Tony Blair has joined several of his ministers and senior security officials at Number Ten, for talks on the state of the UK's immigration system.
The meeting was arranged to try to find ways of stopping people abusing the system, and to restore public confidence after the resignation of the immigration minister, Beverley Hughes.
Ms Hughes stepped down last week after it emerged that she had known about claims of a visa scam operating out of eastern Europe.
However, the Tories have described it as another "headline grabbing stunt".
What do you think? Is the nation's immigration system working? Will the summit make a difference?
This debate is now closed. Read a selection of your comments below.
The following comments reflect the balance of views we have received so far:
The high level of immigration into the UK has, and is, dramatically and irreversibly changing the make up of our country. I personally don't know enough about all the issues involved to say if this is a good or a bad thing, but what really concerns me is the fact that the general public has never been consulted on this matter.
Daniel Denning, South Wales
The government has been panicked into these measures by an ugly agenda pushed by the right-wing tabloids that is at best xenophobic and at worst racist. There is not a crisis in immigration, though there is in pensions, Iraq, child protection, the environment etc, etc. Why do the tabloids (and therefore the government it seems) not focus on these real issues? Concessions should not be made to bigots.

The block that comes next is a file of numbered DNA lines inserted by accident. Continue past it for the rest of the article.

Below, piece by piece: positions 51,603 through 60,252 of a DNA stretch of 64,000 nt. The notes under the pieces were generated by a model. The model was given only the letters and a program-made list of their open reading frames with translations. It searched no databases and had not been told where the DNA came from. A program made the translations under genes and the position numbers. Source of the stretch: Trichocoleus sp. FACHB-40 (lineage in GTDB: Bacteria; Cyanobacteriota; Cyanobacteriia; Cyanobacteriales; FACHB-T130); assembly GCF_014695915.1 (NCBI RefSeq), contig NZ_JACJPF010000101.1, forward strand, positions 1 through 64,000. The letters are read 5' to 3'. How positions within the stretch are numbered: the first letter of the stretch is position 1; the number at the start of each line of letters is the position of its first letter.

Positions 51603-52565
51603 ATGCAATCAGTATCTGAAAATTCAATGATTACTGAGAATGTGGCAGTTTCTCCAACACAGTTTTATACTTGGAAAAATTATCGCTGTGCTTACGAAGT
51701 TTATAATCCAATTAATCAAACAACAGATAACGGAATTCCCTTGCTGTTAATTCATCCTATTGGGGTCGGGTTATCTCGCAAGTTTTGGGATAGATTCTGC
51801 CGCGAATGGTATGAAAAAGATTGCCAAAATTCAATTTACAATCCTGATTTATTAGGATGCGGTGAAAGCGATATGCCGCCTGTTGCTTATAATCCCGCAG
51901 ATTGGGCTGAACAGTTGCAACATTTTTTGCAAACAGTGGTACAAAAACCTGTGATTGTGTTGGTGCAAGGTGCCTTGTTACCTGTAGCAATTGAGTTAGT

The government likes to pretend that the next election will be fought on domestic issues such as health and education. I think immigration and Iraq will feature heavily, and I don't believe the government will do anything about it, other than meaningless inquiries and initiatives. Yes, there's an election coming. Feel the wind blowing Tony?
Dave Turner, Eastbourne, UK
I did temporary work for the immigration department of the Home Office about 2 years ago, and quite frankly it was a shambles. The backlog of incoming post was phenomenal and no-one at manager level seemed really to care about it. It is unbelievably easy for immigrants to 'disappear' and slip through the cracks of those being checked in each week, as is the procedure. In my opinion, the government should put more money into the control and overseeing of those coming into the country in order that this does not continue to happen.
Lisa, Southend, Essex, England
We are constantly being told that we need more immigrants to fill jobs which the indigenous populations either do not want to do are not qualified to do. Yet we have so many people unemployed. Would it not be better to concentrate resources in training people already resident in the UK and cutting benefits so that people would be more willing to take on the less desirable jobs?
If we are lacking in skills so we have to allow importation of labour then why are we not training the unemployed of this country to fill the gap?
John, Bristol, UK
We hear a lot of comment about how the European Community and unfettered world trade will bring increased prosperity to us all. In reality it will simply allow trans-national companies to move capital around the world at the click of a mouse button, and to create or destroy jobs at will. If you subscribe to the capitalist system, then what's so very wrong with workers taking their labour around the globe too?